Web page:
As the African sun rises over the Gulf of Guinea, the long wooden fishing boats begin to dot the horizon. Slowly they grow in size, the shapes on board becoming increasingly defined. Two masts at either end of each vessel, with flags flying. A fleet of fishermen returning from a night of toil. On the bridge in Elmina, their families stand in wait. The previous evening they would have counted the boats out; now they count them back in again. And as they dock in the harbour, the cogs of daily commerce shift into motion. Vast quantities of anchovy, langoustine, mackerel, barracuda, shrimp, lobster and yellowfin tuna are noisily traded and sold to be cooked and eaten. The following dawn, it all happens again. This is a story that plays out every single day across Ghana’s 528-kilometre coastline, as well as on Lake Volta. Small fishing canoes, often with an outboard motor, account for 60-70 per cent of Ghana’s daily fishing catches and employ some 150,000 fishermen, with a further half a million people involved in its trade. In short, Ghana’s fishing industry is hugely important… and that’s great news for us, the consumers. The fruit of the sea is abundant and tasty.
Most restaurants have a superb fish offering, whether it’s specialty seafood restaurants such as Captain Hook’s, street food stalls, or even pizza restaurants: Mamma Mia’s, for example, offer a fantastic seafood platter. And while upmarket venues may need to import some of their sushi-grade fish, what’s clear is that Ghana looks to the sea for its finest food. One of our favourite dishes, kontomire stew (particularly good at Buka) is a delicious dish of fish or meat, bursting with peppery flavour – it’s mixed with spinach, fried onion and dried ground shrimp. The later an ingredient in the ubiquitous shito sauce. Another of Ghana’s great mealtime staples is tilapia, a tasty, grilled river fish served with banku. Wherever you eat, fish will likely be on the menu… and it’s likely to be delicious.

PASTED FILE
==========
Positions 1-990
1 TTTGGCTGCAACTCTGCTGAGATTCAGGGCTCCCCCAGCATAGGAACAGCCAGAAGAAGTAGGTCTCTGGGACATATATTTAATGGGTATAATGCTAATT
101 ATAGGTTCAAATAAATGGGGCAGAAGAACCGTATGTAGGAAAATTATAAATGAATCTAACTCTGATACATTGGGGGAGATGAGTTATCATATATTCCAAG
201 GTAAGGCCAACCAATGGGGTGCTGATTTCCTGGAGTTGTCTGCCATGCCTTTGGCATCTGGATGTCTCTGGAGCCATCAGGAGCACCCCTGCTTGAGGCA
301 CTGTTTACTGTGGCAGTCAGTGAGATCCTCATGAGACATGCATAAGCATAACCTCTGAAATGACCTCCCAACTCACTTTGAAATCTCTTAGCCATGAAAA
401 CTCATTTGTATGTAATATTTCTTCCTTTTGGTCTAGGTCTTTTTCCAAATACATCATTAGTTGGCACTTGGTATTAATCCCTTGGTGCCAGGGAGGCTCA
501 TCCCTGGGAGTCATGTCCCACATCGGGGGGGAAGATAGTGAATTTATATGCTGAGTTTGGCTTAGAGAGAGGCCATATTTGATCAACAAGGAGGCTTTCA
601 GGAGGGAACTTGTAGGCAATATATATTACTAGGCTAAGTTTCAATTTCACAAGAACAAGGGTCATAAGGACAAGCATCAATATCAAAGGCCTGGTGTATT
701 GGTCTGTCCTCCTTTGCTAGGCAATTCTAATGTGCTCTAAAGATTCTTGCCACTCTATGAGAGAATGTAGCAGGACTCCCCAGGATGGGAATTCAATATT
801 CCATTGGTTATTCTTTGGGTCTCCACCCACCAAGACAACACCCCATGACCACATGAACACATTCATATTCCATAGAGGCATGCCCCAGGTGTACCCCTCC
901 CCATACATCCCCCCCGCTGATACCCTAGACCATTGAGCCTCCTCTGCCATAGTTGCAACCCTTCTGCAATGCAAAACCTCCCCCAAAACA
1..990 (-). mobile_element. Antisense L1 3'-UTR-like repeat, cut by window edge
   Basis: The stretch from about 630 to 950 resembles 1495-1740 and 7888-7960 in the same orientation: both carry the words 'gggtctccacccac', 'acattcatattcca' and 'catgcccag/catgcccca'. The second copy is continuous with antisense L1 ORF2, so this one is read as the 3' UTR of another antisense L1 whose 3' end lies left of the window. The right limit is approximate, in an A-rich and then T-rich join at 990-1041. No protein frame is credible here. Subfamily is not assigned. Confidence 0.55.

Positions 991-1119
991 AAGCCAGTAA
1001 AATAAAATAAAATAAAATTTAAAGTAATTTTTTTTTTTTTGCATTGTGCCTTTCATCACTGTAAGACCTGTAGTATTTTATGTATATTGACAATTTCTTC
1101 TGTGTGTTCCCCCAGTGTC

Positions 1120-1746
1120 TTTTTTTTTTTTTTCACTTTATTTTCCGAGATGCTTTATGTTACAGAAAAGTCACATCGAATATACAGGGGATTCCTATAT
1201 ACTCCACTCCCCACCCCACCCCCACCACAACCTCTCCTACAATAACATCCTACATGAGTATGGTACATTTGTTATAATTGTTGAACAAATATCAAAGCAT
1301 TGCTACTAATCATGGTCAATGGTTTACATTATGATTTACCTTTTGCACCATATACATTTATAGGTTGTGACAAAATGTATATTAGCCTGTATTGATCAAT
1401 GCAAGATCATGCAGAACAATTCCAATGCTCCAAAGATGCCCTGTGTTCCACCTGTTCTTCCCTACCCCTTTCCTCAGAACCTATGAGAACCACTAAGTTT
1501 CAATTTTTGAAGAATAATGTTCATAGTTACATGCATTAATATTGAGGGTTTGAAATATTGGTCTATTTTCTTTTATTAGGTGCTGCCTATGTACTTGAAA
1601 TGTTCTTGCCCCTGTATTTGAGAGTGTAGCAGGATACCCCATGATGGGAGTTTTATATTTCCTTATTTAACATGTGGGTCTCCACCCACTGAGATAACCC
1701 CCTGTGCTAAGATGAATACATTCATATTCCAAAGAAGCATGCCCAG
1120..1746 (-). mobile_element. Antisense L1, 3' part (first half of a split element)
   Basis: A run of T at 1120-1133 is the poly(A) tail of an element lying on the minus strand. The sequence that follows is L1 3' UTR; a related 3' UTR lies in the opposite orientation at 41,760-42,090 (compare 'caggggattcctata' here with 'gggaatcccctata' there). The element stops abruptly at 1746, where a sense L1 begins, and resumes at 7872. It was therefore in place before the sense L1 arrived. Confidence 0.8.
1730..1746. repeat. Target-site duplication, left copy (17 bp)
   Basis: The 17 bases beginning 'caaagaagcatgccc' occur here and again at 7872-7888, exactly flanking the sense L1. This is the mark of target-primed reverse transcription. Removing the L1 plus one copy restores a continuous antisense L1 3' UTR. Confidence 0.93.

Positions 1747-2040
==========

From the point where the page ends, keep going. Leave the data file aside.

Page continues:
Our top three fish places to eat are:
This airy restaurant in Osu serves up some of the best traditional West African dishes, many of them fish-based. The grilled tilapia (a river fish) is excellent, as is the kontomire stew. It’s also the place to try food from Côte d’Ivoire, Nigeria, Togo and Senegal.
West along the coast at Kokrobite Beach is Big Milly’s, a popular backpackers’ spot on an idyllic stretch of coastline. The fishing boats land right on the beach and provide the restaurant with exceedingly fresh lobster.
This upmarket restaurant has always maximised local ingredients, fusing them with flavours from Latin America and other cuisines. Dishes include ‘squid three ways’, West African king crab, and grouper and mokeka risotto.